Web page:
Venezuela’s Brutal Suffering Continues

By: Daniel Nardini

Lawndale News Chicago's Bilingual Newspaper - CommentaryHere is a sad fact—the number of Venezuelans who have fled their country over the past four years now numbers 2.6 million. In a country that has 31 million people this can only be characterized as a disaster and a true refugee crisis. This is the number of Venezuelans who managed to escape their country. This does not include those who may be displaced in Venezuela. The refugees encompass all sectors of Venezuelan society—the very poor, foreign-born, indigenous people, and those who used to be middle class but who were dispossessed of their wealth by the socialist government in Venezuela. For those countries surrounding Venezuela, this whole thing has become a humanitarian crisis. Brazil, Colombia and Guyana are being overwhelmed by the number of Venezuelans who are fleeing their country. Many state governments in Colombia and Brazil are calling for help from their central governments to deal with this disaster. These state governments know that the Venezuelan government does not care, and its socialist policies have created the very refugee crisis that is occurring.

However, the Brazilian and Colombian governments seem reluctant to do much about helping the Venezuelans. In fact, the Colombian government has tightened border security because it is trying to prevent a greater flood of Venezuelans. One of the requirements that the Colombian government is now making is for Venezuelans to get passports before they flee. This is all nice and good, but one of the biggest problems Venezuela has now is a shortage of paper. Because of the paper shortage, most Venezuelans cannot even apply to get a passport. Worse, the Venezuelan government has applied all kinds of restrictions to even get a passport, and so Venezuelans flee the country any way they can. Many Venezuelans try to stay within the border areas so they can stay in contact with what families they have still in Venezuela. If they can find work in Colombia and Brazil, then they can send money and even food to their families still in Venezuela. Many Venezuelans hope that the government will change so they can return to their country, and hence why so many stay near the border areas. Many other Venezuelans are seeking refuge in any and every South American country that will take them. At least if they can find work they can make money and help their families still in Venezuela that way. But the only way that the situation will change is if and when the socialist government of Venezuela is no longer in power. Until then many Venezuelans will continue to flee, and those who have fled lead a precarious life just trying to live.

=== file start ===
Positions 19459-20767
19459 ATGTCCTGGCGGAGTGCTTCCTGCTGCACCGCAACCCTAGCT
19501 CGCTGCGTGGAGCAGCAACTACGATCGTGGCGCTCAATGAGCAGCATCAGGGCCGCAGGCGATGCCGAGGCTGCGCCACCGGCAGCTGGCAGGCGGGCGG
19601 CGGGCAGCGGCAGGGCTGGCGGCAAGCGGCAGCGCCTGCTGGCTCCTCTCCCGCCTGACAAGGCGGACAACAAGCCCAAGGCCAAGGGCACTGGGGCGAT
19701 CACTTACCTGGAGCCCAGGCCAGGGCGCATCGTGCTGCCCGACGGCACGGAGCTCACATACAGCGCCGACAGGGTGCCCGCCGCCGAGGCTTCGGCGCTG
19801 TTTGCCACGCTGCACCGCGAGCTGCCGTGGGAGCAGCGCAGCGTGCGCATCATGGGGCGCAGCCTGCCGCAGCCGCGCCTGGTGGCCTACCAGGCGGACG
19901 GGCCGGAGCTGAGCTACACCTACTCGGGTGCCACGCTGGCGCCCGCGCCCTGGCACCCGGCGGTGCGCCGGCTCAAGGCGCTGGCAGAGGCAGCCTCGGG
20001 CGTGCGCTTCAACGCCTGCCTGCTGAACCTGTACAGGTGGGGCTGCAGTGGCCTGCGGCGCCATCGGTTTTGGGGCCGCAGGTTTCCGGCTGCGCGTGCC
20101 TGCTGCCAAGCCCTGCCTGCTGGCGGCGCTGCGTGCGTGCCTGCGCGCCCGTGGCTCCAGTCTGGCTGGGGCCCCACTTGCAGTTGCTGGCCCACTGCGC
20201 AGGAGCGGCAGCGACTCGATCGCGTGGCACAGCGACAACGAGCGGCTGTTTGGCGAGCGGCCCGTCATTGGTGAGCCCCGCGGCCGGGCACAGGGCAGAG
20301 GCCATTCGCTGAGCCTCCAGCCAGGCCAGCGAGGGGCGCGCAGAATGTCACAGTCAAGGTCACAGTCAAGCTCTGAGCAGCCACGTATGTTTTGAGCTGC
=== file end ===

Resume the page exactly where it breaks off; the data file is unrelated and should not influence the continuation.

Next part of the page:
Comments are closed.